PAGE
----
Congressman David Valadao (R-California) is an unabashed foe of high-speed rail in his home state. Six months after taking his seat at the beginning of 2013, he introduced legislation which would have effectively stalled completing segments of the project near his hometown of Hanford in the San Joaquin Valley.
One month later, the watchdog group Citizens for Responsibility and Ethics in Washington (CREW) filed an ethics complaint against him because the rail route he was fighting skirted hundreds of acres owned by his family’s dairy farm. He is the managing partner of Valadao Dairy.
Valadao, a member of the House Appropriations Committee, offered an amendment to the sprawling federal budget appropriations bill but, according to the complaint, failed to mention to his colleagues what could easily be construed as a conflict of interest.
The complaint argued that Valadao most recently failed to tell his colleagues about his financial stake when arguing against the project before the House Transportation and Infrastructure Committee. House rules allow members to vote on issues where they may have a financial interest, but frown upon lawmakers sponsoring, advocating or participating in committee hearings about them.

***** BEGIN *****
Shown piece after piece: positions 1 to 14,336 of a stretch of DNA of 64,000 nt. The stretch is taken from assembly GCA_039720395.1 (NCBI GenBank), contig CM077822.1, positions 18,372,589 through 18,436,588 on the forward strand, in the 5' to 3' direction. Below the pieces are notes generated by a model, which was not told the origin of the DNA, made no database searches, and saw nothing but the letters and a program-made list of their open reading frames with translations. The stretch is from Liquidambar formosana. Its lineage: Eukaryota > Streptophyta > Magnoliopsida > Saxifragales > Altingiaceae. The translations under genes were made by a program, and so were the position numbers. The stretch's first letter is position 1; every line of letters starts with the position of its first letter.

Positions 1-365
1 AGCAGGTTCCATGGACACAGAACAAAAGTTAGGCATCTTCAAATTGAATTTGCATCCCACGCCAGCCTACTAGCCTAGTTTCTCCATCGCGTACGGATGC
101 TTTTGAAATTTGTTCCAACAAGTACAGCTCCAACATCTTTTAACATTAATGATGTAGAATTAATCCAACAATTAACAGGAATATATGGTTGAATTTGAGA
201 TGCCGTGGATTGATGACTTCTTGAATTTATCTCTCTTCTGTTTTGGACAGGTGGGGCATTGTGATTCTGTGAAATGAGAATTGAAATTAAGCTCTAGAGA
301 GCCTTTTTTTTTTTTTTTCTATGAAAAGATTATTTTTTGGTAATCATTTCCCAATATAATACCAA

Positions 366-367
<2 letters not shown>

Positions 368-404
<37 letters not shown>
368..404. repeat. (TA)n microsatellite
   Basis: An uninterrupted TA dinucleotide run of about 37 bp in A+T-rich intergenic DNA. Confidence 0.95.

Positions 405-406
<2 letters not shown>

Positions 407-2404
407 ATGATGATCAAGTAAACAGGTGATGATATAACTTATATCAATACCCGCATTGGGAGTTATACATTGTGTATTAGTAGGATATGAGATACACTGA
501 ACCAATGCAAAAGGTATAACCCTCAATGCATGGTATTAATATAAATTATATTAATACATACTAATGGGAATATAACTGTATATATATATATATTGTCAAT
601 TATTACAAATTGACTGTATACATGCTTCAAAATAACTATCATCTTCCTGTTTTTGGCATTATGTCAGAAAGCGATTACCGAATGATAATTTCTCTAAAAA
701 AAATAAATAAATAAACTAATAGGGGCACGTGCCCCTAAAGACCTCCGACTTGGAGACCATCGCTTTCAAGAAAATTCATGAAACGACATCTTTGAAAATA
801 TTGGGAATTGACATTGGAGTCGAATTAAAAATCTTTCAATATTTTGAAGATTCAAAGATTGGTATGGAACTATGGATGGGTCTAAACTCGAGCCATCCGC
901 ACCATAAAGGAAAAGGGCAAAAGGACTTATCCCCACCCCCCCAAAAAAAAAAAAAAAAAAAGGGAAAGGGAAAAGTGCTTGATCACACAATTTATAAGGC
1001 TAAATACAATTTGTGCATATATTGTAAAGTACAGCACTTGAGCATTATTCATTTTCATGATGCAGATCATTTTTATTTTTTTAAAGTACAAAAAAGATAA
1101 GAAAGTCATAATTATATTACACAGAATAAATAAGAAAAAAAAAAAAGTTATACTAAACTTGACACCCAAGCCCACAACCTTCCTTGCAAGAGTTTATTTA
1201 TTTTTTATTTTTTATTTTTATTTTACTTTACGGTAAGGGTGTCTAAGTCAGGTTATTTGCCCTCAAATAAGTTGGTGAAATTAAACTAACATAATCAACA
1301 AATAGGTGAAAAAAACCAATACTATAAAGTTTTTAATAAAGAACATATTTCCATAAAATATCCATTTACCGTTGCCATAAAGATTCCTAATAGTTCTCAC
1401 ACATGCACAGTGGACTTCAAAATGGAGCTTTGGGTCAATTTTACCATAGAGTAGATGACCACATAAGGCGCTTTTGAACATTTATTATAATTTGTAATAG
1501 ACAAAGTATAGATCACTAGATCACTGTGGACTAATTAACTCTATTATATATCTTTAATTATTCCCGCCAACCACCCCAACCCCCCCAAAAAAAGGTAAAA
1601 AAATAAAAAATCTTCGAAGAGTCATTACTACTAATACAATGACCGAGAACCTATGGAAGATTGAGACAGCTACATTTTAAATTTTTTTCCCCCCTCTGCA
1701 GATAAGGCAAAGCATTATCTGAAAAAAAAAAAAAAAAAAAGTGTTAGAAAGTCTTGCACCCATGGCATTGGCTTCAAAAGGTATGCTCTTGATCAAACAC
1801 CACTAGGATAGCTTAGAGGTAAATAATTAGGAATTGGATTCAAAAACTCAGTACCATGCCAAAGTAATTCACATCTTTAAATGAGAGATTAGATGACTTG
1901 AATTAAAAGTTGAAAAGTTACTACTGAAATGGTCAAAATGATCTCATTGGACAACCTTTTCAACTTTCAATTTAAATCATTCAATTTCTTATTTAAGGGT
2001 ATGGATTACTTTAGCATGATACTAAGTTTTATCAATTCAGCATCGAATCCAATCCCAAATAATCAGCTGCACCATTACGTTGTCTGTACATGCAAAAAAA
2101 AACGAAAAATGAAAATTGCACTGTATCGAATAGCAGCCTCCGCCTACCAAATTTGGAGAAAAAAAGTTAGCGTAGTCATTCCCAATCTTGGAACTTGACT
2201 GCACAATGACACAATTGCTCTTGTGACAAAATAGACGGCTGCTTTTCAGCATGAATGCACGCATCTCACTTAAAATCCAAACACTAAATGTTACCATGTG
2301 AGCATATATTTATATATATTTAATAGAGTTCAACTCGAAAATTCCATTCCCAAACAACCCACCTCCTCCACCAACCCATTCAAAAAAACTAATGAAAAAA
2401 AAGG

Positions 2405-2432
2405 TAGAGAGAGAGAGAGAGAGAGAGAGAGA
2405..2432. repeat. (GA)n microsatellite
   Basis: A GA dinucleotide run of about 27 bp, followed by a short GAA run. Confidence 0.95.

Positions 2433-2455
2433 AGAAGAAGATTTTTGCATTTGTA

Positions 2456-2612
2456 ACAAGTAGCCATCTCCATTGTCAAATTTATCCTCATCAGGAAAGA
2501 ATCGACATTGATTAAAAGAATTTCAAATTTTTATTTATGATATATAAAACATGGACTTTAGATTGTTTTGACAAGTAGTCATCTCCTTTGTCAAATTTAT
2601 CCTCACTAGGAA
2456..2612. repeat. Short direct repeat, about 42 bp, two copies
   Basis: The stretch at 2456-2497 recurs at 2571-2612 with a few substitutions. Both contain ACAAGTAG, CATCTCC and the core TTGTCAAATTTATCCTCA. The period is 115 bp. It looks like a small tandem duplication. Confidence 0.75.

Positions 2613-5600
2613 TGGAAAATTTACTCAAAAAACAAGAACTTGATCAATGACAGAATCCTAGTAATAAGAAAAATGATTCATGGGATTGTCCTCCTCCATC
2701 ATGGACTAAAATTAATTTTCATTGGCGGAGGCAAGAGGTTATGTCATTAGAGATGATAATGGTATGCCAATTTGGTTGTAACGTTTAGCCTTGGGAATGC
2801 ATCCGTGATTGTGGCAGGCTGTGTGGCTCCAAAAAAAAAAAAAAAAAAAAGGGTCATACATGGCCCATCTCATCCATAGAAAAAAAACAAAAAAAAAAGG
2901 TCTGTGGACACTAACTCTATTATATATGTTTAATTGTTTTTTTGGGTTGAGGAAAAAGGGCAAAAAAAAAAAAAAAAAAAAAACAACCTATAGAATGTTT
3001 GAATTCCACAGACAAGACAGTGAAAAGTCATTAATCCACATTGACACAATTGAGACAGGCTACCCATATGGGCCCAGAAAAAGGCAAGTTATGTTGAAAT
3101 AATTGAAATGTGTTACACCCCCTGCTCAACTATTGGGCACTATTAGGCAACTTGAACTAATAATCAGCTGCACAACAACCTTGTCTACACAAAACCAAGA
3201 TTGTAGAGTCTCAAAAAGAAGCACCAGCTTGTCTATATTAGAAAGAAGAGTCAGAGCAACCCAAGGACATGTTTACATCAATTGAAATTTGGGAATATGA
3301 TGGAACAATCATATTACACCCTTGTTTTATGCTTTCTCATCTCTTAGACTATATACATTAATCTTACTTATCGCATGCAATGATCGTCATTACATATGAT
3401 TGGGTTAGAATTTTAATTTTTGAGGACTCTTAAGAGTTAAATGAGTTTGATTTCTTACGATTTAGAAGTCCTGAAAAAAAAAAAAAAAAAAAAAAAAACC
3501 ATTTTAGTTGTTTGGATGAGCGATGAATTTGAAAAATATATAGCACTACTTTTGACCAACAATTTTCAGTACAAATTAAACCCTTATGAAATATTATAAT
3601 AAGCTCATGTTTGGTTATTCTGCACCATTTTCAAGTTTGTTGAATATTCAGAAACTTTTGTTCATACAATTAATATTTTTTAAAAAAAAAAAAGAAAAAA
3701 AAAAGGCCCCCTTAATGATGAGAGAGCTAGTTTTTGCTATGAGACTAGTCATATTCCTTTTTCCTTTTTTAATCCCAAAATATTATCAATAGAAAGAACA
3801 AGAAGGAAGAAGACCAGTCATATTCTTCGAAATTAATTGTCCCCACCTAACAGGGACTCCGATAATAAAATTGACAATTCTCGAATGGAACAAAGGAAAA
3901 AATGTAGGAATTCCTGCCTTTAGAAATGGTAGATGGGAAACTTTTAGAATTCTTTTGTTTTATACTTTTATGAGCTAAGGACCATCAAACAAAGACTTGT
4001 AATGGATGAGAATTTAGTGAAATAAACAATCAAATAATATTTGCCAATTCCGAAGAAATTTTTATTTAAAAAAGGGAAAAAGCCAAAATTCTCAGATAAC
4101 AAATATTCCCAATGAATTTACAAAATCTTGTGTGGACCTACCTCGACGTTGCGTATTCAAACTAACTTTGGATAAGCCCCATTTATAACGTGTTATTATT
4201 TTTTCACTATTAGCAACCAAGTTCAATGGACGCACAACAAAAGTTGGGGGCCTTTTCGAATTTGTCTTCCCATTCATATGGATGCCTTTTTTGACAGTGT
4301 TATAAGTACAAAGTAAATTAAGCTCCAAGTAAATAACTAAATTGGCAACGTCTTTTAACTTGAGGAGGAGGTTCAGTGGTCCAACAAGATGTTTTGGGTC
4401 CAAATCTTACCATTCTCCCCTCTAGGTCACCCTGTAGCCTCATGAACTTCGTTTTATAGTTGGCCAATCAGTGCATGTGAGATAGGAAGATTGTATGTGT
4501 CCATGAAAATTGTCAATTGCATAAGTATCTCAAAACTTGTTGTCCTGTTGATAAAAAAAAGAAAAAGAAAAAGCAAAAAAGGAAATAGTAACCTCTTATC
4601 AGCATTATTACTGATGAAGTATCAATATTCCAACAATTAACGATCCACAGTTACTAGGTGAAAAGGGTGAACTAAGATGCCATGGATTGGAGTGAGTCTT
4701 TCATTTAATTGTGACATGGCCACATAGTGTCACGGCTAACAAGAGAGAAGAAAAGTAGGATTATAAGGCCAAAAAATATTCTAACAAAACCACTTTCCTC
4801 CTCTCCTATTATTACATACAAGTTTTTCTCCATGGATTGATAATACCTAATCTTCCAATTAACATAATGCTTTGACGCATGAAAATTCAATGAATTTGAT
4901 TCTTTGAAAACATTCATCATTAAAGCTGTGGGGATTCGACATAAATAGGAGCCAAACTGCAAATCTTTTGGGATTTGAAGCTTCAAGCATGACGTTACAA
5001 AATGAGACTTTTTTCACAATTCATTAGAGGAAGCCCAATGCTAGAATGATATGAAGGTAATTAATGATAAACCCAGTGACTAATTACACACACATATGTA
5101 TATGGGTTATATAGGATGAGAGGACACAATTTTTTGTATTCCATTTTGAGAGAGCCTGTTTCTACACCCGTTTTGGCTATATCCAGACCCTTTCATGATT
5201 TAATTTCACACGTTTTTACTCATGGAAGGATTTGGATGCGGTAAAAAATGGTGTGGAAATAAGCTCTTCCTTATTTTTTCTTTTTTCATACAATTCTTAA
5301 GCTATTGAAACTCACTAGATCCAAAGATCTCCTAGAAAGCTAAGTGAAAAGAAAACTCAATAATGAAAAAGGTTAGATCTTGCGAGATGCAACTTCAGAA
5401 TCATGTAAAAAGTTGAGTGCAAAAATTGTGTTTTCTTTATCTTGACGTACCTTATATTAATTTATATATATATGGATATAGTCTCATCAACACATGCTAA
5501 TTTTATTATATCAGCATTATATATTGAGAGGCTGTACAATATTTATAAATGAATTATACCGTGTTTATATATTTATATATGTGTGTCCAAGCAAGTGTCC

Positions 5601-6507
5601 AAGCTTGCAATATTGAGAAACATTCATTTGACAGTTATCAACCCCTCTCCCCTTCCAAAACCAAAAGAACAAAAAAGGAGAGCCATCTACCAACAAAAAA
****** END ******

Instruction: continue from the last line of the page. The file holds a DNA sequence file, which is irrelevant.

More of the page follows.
Valadao’s amendment would have forced the federal Surface Transportation Board to approve a completed rail network plan as opposed to individual segments on a case-by-case basis. California is in no position to offer such a completed plan. The project, heavily favored by the governor, is facing challenges at the state and local level that practically have it on life-support. A delay like this would almost certainly kill it.
Its death would benefit Valadao and his family, which own numerous pieces of property in and around Hanford. Although the state is now actively considering a second Hanford route that would have less impact on the dairy, it would still be problematic for the family.
The Fresno Bee identified three parcels owned by a partnership which includes the congressman that would be directly affected by one of the routes. The land is valued at around $1.8 million. The partnership owns six parcels within a mile of one or both lines, valued at $1.38 million, and family members own four parcels within a mile worth $6.2 million.
“It seems Rep. Valadao is no more familiar with House ethics rules now than he was six months ago when he first violated them,” said Melanie Sloan, executive director of CREW. “As he continues to flout his obligation to inform his colleagues of his financial conflict of interest, it is all the more urgent that the Office of Congressional Ethics conduct a full investigation.”